Keep in mind that your teachers, however worthy and commendable they might be in their persons, are nevertheless modern commentators. We just can’t help it. When we are doing our job as we hope to, we are simply making introductions to teachers who are, for the most part, more intelligible than we are. As the old guy in the back of the church once said to the pastor after services, “This here Bible sure sheds a lot of light on them there commentaries.” So the first point is that many of the great books (not all of them, alas) are clear books.
What we call “teaching” is frequently simply the accountability we provide to make sure you read the clear teacher. You don’t really learn from your tests. Your tests force you into contact with the one who does the teaching.
A second thing is the help distance learning provides against intellectual provincialism. Lewis again:
“Every age has its own outlook. It is specially good at seeing certain truths and specially liable to make certain mistakes. We all, therefore, need the books that will correct the characteristic mistakes of our own period. And that means the old books. All contemporary writers share to some extent the contemporary outlook—even those, like myself, who seem most opposed to it.”
So also keep in mind the fact that your instructors, despite their earnest efforts to the contrary, are, like you, children of this particular generation. We are seeking, therefore, to provide you with an education that keeps all the windows open. We want the cross breezes. We don’t want you living in a stuffy little room in the basement of modernity.
This can be done without idolizing the past, which some classical Christian educators unfortunately do.
“The only palliative is to keep the clean sea breeze of the centuries blowing through our minds, and this can be done only by reading old books. Not, of course, that there is any magic about the past. People were no cleverer then than they are now; they made as many mistakes as we. But not the same mistakes. They will not flatter us in the errors we are already committing; and their own errors, being now open and palpable, will not endanger us. Two heads are better than one, not because either is infallible, but because they are unlikely to go wrong in the same direction.”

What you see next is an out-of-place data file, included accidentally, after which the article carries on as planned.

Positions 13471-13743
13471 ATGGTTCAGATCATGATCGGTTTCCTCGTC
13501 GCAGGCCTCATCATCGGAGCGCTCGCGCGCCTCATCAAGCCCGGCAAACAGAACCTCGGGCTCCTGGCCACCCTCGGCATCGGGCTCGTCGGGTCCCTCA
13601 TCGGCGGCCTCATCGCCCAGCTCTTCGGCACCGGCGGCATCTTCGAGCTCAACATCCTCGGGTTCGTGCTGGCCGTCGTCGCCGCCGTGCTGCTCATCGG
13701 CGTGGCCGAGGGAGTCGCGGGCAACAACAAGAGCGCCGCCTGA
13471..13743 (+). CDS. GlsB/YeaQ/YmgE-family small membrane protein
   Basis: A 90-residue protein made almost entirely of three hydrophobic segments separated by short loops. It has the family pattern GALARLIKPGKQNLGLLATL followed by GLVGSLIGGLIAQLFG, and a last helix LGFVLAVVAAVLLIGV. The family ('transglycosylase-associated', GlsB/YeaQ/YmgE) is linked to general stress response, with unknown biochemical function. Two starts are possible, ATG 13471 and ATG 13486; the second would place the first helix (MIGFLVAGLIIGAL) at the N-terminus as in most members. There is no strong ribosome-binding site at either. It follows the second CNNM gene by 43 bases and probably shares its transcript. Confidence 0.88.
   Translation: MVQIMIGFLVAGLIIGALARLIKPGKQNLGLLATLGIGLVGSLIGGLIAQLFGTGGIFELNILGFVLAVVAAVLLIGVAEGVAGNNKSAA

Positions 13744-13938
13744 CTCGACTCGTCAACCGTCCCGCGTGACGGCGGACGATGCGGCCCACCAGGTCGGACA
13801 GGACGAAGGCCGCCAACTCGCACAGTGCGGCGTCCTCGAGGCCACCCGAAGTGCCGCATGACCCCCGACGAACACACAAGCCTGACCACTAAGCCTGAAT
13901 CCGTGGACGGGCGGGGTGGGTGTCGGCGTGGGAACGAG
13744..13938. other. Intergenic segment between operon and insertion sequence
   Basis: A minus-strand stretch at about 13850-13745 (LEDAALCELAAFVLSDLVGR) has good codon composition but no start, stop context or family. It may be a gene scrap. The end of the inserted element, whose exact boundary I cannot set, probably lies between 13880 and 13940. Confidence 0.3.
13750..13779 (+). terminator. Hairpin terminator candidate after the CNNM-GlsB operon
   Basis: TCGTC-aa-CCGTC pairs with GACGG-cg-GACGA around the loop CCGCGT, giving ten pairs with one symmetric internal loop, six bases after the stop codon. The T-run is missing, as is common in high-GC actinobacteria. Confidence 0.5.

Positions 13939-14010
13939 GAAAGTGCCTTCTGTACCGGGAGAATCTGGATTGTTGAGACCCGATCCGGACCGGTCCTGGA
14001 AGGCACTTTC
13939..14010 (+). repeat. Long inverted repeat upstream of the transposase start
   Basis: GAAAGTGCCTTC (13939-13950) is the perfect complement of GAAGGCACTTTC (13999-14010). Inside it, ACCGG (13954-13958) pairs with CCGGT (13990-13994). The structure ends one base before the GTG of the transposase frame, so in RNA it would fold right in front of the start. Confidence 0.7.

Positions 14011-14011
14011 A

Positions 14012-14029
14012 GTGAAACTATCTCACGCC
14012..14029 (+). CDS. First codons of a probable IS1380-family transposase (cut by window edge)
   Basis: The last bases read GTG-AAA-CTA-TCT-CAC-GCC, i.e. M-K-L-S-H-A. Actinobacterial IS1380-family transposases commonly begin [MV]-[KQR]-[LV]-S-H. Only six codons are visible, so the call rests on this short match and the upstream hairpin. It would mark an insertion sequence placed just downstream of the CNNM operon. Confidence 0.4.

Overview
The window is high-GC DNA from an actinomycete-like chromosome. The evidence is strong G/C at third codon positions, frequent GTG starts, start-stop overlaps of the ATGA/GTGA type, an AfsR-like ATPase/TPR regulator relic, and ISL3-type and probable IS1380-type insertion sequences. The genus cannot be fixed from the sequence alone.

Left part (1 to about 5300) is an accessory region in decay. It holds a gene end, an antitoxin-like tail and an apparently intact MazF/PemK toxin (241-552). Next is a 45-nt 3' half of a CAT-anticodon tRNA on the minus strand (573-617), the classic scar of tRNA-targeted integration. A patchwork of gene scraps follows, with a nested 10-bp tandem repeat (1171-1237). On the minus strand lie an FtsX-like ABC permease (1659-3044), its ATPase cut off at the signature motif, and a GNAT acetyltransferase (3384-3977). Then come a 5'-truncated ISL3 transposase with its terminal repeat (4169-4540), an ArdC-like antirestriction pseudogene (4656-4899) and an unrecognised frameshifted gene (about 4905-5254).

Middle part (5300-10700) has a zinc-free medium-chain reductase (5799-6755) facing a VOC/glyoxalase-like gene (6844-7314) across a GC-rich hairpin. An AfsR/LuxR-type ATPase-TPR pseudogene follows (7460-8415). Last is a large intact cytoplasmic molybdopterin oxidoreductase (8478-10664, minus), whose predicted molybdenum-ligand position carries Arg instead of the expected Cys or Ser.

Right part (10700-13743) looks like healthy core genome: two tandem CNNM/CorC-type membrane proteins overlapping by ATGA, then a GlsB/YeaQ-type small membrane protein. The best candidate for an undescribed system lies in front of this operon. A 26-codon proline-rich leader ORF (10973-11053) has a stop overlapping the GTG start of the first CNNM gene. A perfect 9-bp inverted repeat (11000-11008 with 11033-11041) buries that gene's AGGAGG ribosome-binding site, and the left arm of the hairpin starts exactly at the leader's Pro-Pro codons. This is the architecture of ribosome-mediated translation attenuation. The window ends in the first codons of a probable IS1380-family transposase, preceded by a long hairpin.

One of the great blessings of this form of a liberal arts education that you are receiving is that it protects you from the chronological provincialism that our generation is so prone to exhibit. The people who are currently vaporing about climate change and global warming now can’t even remember the incipient ice age that was the bogey-of-the-moment back in the seventies—and that is within living memory.
You are equipped to look at conflict in the Middle East with the lessons of the Peloponnesian War in view. You are equipped to identify the hot book from the latest hot megachurch pastor as nothing more than refried Sabellianism. You are equipped to identify what chord changes are inviting the descent of the demons of schlock. You know that there is nothing new under the sun; you know that what goes around comes around. You know that when Yogi Berra said, “You can observe a lot by just watching,” he was echoing the wisdom of ages—perhaps even Confucius.
Unified Cosmic Education in Christ
“And all things are of God, who hath reconciled us to himself by Jesus Christ, and hath given to us the ministry of reconciliation; To wit, that God was in Christ, reconciling the world unto himself, not imputing their trespasses unto them; and hath committed unto us the word of reconciliation” (2 Cor. 5:18–19).
“And, having made peace through the blood of his cross, by him to reconcile all things unto himself; by him, I say, whether they be things in earth, or things in heaven” (Colossians 1:20).
Education is not limited to those exercises which get you your diploma.
Distance learning is necessary because distance is the obstacle we are seeking to remove. That is what the reconciliation of all things entails. Do not be children in your thinking, but rather grow up into maturity. Christ is the one in whom the distance between Heaven and earth is overcome. The distance between a holy God and an unholy sinner is overcome. The distance between Jerusalem and Athens is overcome (about 780 miles, incidentally). The distance between teacher and student is overcome. But this only happens when we are walking in faith.